Old Nixon issued a pardon in 1971. Thereafter the United States government was free to go spreeing through the credit markets… and drive teams of wild horses through the Treasury.

This it has done:


image 1


Today, some 60 cents of each dollar Uncle Samuel spends, he borrows. The remaining 40 cents he collars in taxes.

Contrast these figures with the guns-and-butter 1960s — before Mr. Nixon banged the gold window shut.

You will find the mathematics very nearly inverted.

Seventy-five cents of each expended dollar the government hauled in through taxes. It borrowed the remaining 25 cents.

Productive Debt vs. Nonproductive Debt

We concede it at once: Debt is not what an academic man might term a malum in se. That is, debt is not necessarily an evil in itself.

That is because debt can be shoveled into productive pursuits. The proceeds from these productive pursuits can repay the loan by many multiples.

Yet has our doddering uncle borrowed to invest in a productive American future? No he has not.

He has borrowed largely to satisfy the consumptive needs of the moment. That money which enters through the front door goes instantly exiting through the back door.

Consider the abovesaid 1960s…

Merely 15 cents of each government-spent dollar went channeling toward “transfer payments” — that is, channeling from productive hands to nonproductive, consuming hands.

Today the figure approaches a productivity-sapping 50 cents of each dollar spent.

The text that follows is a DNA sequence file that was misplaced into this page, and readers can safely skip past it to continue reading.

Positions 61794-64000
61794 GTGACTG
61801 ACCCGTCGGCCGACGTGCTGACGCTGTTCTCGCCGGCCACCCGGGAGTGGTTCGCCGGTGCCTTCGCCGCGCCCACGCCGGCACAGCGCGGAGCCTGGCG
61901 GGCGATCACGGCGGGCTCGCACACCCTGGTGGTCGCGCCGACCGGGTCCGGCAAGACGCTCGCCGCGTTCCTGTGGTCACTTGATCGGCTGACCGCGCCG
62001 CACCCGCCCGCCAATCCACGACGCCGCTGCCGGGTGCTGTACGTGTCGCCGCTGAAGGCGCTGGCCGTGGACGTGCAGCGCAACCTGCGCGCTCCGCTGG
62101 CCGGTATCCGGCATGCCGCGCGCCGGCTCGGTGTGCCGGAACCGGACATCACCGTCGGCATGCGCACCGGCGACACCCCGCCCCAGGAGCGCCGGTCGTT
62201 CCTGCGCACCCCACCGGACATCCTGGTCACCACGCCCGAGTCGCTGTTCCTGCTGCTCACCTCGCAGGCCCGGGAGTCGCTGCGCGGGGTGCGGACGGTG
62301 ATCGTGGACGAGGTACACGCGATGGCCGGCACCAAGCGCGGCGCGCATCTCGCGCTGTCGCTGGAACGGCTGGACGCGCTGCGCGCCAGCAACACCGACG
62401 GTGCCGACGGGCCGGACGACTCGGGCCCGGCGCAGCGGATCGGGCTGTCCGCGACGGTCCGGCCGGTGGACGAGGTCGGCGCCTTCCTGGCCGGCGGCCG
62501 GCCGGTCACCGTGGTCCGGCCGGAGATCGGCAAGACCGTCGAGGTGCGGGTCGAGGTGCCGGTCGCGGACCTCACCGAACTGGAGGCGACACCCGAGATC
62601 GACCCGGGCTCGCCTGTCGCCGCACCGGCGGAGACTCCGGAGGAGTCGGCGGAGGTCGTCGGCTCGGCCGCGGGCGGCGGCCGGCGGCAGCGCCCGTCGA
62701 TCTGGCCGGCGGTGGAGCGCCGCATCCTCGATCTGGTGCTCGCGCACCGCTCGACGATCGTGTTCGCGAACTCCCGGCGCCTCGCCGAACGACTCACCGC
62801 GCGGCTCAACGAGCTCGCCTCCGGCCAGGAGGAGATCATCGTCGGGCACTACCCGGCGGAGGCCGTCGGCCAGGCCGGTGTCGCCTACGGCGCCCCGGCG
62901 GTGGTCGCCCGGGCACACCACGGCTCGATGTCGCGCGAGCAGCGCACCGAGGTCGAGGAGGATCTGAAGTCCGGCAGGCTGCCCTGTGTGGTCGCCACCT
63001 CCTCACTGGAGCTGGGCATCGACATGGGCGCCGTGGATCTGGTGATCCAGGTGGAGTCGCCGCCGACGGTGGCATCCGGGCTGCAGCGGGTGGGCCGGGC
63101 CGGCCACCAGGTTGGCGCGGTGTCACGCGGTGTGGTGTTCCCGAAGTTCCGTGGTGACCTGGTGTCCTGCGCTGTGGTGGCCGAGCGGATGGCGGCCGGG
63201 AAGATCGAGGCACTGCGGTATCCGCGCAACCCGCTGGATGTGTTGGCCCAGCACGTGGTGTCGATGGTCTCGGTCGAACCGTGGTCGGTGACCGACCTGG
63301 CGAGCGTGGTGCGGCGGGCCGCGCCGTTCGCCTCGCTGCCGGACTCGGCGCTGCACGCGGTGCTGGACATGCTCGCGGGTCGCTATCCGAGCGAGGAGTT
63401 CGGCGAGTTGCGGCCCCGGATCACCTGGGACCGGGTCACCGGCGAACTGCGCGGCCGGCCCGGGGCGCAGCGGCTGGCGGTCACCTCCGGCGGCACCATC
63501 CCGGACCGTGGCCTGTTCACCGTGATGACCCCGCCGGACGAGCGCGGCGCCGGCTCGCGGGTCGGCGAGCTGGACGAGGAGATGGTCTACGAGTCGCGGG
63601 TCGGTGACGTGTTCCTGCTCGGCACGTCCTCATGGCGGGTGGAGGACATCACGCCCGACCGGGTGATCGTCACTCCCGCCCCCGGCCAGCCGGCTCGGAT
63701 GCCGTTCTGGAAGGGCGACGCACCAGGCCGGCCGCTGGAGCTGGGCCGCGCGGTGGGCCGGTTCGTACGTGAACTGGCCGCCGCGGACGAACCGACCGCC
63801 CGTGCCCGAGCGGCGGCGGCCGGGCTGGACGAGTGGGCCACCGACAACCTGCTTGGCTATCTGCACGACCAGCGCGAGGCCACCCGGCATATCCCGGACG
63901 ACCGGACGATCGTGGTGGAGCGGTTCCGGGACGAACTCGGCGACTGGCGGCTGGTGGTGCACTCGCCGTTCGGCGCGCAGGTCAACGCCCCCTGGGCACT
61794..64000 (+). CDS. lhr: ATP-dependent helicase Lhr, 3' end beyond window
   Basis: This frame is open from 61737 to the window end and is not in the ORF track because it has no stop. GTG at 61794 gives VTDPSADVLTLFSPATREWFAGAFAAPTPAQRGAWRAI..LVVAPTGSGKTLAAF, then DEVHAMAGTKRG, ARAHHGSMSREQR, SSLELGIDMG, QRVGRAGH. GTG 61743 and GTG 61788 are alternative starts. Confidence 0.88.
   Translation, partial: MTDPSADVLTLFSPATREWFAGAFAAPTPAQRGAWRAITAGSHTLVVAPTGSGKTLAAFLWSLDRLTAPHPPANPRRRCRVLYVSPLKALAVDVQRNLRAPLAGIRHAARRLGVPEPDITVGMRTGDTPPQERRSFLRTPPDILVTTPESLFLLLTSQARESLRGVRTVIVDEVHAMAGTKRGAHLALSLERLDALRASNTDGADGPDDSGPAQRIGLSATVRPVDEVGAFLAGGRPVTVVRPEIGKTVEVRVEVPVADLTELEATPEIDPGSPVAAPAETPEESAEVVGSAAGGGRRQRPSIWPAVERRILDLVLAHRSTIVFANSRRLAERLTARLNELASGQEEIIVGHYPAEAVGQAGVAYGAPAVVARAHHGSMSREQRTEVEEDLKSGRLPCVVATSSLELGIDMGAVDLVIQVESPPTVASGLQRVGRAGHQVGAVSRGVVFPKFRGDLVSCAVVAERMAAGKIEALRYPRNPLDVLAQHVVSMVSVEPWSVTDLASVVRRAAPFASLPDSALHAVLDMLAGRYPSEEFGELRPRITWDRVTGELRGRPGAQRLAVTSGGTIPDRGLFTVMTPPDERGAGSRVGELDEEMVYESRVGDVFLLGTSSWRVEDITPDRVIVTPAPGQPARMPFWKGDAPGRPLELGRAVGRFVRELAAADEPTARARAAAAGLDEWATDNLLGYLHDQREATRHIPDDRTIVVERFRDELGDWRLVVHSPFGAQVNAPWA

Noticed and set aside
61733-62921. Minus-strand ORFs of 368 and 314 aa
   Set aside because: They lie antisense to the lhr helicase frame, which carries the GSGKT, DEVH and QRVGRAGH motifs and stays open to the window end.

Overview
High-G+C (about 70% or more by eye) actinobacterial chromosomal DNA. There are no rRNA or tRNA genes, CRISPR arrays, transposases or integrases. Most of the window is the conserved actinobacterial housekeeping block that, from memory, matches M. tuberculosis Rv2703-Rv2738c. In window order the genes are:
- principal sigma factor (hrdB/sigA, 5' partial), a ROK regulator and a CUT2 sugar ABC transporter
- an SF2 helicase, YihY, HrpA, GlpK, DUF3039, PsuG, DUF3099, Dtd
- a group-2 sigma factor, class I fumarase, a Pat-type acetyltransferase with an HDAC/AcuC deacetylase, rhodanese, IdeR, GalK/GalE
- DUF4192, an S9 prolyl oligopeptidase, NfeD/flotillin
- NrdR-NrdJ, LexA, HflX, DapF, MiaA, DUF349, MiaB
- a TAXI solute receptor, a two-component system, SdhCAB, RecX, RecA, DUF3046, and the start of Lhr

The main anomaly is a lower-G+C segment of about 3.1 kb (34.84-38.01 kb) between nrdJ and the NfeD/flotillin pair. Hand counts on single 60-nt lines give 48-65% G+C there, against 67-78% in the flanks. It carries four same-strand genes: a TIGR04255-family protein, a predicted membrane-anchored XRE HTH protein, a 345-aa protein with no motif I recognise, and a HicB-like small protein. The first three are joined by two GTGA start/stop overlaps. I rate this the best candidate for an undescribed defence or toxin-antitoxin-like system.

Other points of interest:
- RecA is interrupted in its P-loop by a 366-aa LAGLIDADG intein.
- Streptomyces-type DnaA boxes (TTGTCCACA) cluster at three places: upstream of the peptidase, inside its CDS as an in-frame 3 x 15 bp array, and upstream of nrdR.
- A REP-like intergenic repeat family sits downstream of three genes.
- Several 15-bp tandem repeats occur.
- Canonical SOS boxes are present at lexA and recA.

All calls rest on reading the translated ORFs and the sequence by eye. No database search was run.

Some 50% of Americans haul aboard at least one federal benefit. Some 63 million receive Social Security payments. Sixty million receive Medicare. Medicaid, 75 million. Five million American households claim housing subsidies.

Some 40 million Americans take “supplemental nutritional assistance”. That is, food stamps.

Only during the locust years of the Great Depression — from 1931–36 — did government dolings out exceed taxes coming in… as they do now.

Is it any wonder then that the nation sags and groans under $31.6 trillion of debt? We hazard it is not any wonder at all.

Do we hector? Do we preach? Do we wag our finger?

No we do not. We approach the business with the detached air of the accountant. We merely count beans.

Look Yourself in the Mirror

Yet one question must be answered. We have raised it before and we raise it again today:

How did what was once the world’s greatest creditor nation sink so deeply into debt?

It is easy to blame the politicians. But if the theories of democracy have anything in them… We the People must be as guilty as the politicians we elect.

As we have also asked before:

Were the American people humbugged into so much debt? Or have we freely and knowingly put our names to the contract?

Two possibilities immediately suggest themselves…

1) The elected officials of the United States are colossal rogues who amassed today’s $31.6 trillion debt in full defiance of the thrifty American voter.


2) The $31.6 trillion debt reflects faithfully the desires of the American voter. He has gotten what he wants. At the very least, he accepts it in exchange for the perceived benefits it showers upon him.

As we have argued before: Option 1 mocks our cherished democratic theories. Option 2 stands in full indictment of them.

“Every nation gets the government it deserves,” said 18th-century French philosopher Joseph de Maistre.

Alas, we must conclude the United States has gotten the government it deserves.

The Daily Reckoning